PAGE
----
===Lesson 5===
[[Lesson 5]] introduces the remaining two perceptual components of color: hue and saturation. Together these constitute the chroma component of color. Hue is the 'name' of the chroma component (e.g. red, blue, green etc) and saturation refers to the intensity of that chroma component. Chroma is far more difficult to understand than lightness, especially its hue component.
===Miscellaneous Exercises===
Following the end of the first half of the course, a number of exercises will be delivered. These will be in responce to the needs of the group and many of them will be improvised. A small selection of exercises can be found [[Miscellaneous Exercises|here]].

Revision as of 19:21, 24 October 2016

To anyone reading this as a pdf or a handout, the following is derived from the COSC2532 Advanced Electronic Imaging Wiki.

The address is: http://opticalenquiry.com/photoshop All links on the pdf are live and will redirect to that Wiki.

Welcome to COSC2532 Advanced Electronic Imaging. It is run as one of RMIT's electives, however, it welcomes students from all parts of RMIT. It assumes some basic familiarity with Photoshop and. more importantly, some experience with drawing and/or painting. It seeks to cater to students at all levels, but it can not promise to teach painting and drawing skills to someone who has never done either. If you have any doubts as to your suitability for this course, you are welcome to come and talk with me (make an appointment via email at: xxx).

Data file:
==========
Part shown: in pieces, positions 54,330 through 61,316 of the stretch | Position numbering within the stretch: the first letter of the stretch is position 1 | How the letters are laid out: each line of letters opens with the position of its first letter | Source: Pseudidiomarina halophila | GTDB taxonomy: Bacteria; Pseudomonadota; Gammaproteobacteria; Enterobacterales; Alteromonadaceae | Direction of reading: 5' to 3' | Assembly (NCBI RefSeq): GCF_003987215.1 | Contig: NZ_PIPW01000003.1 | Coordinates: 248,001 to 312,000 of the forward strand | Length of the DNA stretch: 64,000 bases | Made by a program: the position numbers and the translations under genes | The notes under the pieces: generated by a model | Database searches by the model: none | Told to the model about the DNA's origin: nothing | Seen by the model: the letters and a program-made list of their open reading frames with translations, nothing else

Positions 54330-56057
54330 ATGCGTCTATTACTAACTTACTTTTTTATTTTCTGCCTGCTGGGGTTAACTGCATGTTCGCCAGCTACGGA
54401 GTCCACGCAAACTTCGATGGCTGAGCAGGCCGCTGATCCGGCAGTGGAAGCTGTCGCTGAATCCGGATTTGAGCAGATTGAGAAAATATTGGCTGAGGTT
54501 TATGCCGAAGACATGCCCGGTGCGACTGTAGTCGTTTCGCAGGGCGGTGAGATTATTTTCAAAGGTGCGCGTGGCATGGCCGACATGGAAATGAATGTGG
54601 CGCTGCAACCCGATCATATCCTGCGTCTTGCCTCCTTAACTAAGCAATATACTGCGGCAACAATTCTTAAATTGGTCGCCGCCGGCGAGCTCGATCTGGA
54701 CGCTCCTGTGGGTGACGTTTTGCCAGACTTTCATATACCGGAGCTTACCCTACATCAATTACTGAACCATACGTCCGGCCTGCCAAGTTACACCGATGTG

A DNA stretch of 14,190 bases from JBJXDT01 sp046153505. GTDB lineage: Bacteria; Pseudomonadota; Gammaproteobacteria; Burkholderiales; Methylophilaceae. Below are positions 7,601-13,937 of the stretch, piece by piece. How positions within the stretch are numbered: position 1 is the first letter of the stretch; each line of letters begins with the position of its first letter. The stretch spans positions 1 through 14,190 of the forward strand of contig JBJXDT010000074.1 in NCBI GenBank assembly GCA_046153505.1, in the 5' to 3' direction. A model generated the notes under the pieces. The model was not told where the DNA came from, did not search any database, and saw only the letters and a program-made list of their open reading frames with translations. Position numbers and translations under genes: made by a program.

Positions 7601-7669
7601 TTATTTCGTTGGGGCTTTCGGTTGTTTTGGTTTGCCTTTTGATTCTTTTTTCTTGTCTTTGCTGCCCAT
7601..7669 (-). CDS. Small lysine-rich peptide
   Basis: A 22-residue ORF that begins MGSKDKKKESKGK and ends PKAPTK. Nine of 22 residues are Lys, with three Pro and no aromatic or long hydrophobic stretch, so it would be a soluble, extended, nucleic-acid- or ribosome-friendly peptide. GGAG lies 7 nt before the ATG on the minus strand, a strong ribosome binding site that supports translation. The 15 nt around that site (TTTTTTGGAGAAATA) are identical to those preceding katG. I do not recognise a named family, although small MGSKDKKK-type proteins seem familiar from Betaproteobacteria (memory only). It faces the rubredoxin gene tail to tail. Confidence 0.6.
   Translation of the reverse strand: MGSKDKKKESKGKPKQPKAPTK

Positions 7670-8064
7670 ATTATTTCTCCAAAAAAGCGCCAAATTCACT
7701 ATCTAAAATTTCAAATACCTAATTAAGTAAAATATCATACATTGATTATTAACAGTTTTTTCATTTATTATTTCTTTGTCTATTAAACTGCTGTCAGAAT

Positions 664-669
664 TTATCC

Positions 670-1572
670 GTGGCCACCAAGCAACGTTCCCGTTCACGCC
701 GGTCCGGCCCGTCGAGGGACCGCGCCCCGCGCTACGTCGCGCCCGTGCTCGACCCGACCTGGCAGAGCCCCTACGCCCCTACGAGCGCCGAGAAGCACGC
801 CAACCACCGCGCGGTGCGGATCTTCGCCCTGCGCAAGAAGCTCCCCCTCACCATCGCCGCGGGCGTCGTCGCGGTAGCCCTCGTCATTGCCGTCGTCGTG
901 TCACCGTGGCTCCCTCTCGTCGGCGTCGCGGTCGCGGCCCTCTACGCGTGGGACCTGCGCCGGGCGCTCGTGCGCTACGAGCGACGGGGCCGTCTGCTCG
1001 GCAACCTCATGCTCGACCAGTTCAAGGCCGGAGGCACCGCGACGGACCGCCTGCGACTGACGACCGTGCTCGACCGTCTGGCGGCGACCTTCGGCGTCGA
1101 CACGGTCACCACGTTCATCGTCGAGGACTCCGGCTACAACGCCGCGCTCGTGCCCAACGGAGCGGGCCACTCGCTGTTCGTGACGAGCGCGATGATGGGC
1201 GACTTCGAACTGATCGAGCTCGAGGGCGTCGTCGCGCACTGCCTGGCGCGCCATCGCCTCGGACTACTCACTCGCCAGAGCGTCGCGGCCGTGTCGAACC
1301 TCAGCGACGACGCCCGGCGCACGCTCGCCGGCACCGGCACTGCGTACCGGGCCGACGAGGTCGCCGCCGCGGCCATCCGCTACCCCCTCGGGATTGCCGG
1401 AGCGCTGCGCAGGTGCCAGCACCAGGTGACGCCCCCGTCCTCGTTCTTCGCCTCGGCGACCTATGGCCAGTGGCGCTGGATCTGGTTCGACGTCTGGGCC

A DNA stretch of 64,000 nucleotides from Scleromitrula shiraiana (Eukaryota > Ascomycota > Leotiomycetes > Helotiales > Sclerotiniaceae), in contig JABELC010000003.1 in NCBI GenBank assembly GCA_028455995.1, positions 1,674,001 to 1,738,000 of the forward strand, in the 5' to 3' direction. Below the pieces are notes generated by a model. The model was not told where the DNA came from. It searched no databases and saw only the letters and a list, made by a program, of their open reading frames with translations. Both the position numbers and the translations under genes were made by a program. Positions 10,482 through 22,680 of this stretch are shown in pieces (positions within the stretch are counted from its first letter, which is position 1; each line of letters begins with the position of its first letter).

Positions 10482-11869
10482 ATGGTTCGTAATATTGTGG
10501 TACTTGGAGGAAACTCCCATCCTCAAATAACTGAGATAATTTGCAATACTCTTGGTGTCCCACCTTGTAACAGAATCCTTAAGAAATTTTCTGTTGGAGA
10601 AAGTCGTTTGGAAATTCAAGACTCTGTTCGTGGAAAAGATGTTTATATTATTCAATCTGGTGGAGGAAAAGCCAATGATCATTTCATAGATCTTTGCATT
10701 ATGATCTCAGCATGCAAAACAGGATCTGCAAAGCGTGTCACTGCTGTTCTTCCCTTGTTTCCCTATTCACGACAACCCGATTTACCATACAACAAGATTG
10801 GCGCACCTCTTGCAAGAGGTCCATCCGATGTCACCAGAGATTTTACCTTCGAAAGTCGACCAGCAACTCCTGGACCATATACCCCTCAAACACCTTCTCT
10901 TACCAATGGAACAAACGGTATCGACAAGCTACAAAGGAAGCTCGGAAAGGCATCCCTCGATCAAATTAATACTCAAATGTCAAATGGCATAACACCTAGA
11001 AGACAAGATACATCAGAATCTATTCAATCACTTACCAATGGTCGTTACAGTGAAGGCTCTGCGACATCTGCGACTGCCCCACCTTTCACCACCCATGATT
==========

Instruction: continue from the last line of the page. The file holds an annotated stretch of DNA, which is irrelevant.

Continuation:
Course Description

In the following three sections the course and the topic of Electronic Imaging is introduced:

What is Electronic Imaging?

There are (at least) three different ways to use Photoshop in the context of image editing:

As a painter
Using the brush tool and little else. A painter tends to start and finish their painting entirely within Photoshop, and does not import any external assets. Their use of Photoshop is quiet basic, with little recourse to Photoshop's advanced composting tools.
As a compositor
The integration of many acquired elements into a single image. A compositor will first acquire files from external sources such as: cameras, web search results and 3D applications. These they bring them into Photoshop to be composited, using Photoshop's advanced compositing tools such as layers, masks and adjustments
As a photographer
Using destructive adjustments on a single-layer image. This is a simple post-processing approach.